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You call that "flexibility"?

Mike and Dara discuss NCLB reauthorization, NYC’s teacher evaluations, and the relationship between poverty and educational outcomes. Amber revels in the glory of having finally gotten Fordham’s epic pensions report out the door.

Amber's Research Minute

The Academic and the Wonk

Can wonky Mike and data-loving Dara come to an agreement on Texas’s education reforms, Illinois’s rebuff of online learning, and a moratorium on Common Core–related stakes? Amber joins the number-cruncher brigade with a study on the effect of career and technical education on math achievement.

Amber's Research Minute

Balancing Career and Technicial Education with Academic Coursework: The Consequences for Mathematics Achievement in High School,” by Robert Bozick and Benjamin Dalton, Educational Evaluation and Policy Analysis

Illinois Governor Pat Quinn signed legislation last week that places a one-year moratorium on new virtual charter schools outside Chicago and directs a state commission to study the effects and costs of virtual charters. These actions were clearly responses to suburban districts’ angst over the growing presence of K12 Inc. Relatedly, we’re sure that local bookstores favor blocking Amazon.com so that we might “better evaluate and understand” its impact. Is that next up?

Now in its fifth year, Menlo Park Academy in Cleveland—Ohio’s only charter school exclusively serving gifted children—is a haven for over 300 students, drawing K–8 youngsters from forty school districts in and beyond the Cleveland metro area. It's also the subject of a profile by award-winning journalist Ellen Belcher. To read more, visit the Ohio Gadfly Daily.

And now, from Nevada, a riddle about poor school-funding policy: What do you get when you add the third-largest fraction of English-language learner (ELL) students in the nation (a full fifth of Nevada’s 2010–11 student population) to a school-funding formula that doesn’t allot districts any extra state cash to educate said youngsters? Answer: Only 29 percent of the state’s ELL students in the graduating class of 2010–11 made it across the stage with their cohort. Brian Sandoval, the Republican governor of Nevada, has proposed $50 million over two years to go towards ELL programs; the state’s Senate majority leader has countered with $140 million. While money alone won’t solve Nevada’s achievement woes, extra...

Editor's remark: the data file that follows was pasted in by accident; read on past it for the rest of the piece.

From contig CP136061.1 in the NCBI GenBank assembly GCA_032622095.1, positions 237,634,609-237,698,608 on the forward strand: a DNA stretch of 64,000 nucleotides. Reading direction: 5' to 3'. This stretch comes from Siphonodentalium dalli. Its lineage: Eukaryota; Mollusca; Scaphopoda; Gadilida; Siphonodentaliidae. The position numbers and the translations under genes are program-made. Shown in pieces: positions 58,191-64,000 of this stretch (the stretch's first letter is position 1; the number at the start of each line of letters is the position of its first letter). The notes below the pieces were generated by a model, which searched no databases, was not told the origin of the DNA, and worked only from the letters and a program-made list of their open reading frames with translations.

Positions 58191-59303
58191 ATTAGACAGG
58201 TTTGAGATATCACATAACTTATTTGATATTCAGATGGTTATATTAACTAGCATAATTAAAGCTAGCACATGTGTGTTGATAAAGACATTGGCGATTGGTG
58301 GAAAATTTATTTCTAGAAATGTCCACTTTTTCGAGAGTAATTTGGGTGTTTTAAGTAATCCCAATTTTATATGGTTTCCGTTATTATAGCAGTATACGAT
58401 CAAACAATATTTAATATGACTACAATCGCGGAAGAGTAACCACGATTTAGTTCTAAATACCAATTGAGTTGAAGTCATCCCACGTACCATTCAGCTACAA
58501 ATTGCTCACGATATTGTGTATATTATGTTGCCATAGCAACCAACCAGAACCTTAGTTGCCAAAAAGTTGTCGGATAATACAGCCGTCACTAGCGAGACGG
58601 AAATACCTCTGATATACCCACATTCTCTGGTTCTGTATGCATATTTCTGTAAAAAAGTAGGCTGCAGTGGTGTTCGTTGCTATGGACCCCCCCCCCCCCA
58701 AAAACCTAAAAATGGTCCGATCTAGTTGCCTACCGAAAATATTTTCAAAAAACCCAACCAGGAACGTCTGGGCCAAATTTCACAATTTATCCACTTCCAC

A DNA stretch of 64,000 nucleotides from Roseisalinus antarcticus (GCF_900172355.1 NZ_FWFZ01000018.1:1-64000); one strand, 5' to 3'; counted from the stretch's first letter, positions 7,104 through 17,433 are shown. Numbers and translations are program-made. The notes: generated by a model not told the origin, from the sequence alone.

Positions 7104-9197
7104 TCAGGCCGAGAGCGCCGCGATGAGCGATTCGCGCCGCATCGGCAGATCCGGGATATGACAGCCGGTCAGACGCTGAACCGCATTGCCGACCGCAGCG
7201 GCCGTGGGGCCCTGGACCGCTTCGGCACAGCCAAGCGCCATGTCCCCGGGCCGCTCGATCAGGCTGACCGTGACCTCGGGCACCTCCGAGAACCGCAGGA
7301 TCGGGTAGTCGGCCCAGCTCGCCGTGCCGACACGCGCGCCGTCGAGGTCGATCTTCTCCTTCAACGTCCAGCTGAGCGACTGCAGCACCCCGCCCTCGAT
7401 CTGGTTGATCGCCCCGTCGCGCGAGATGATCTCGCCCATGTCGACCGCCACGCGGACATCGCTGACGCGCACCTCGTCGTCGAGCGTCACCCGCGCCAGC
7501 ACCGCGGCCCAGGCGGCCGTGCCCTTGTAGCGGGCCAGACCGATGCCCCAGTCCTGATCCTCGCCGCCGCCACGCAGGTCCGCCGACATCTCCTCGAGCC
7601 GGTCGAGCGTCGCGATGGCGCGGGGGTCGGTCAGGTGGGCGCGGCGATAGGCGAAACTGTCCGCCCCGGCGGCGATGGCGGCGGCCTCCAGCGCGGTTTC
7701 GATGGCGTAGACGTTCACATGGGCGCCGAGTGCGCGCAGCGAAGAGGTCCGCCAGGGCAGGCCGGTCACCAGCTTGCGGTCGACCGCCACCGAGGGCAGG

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Mike the Squish

Is Mike going soft on accountability? Are private schools doomed? And why on earth is anyone still majoring in journalism? We ask, you decide.

Amber's Research Minute

Voice of the Graduate by McKinsey & Company, May 2013

Audit this, baby!

While discussing UFT pandering, Algebra 2 mandates, and Common Core consortia, Mike and Andy try very, very hard not to say the two magic words that rain down the wrath of the IRS (hint: they begin with T and P). Amber sorts through teacher sorting—but can she really do it in under a minute? Listen to find out!

Amber's Research Minute

Systematic Sorting: Teacher Characteristics and Class Assignments,” by Demetra Kalogrides, Susanna Loeb, and Tara Béteille, Sociology of Education 86(2): 103–123 (2013)

Interval training for ed-policy wonks

Mike and Dara chat about the open-source school district, mayoral hopeful Quinn’s G&T proposal, and teacher equivocation on Common Core preparedness. Amber’s got some bad news about the nation’s community colleges.

Amber's Research Minute

What Does It Really Mean to Be College and Work Ready? The Mathematics and English Literacy Required of First Year Community College Students by National Center on Education and the Economy, (Washington, D.C.: National Center on Education and the Economy, May 2013)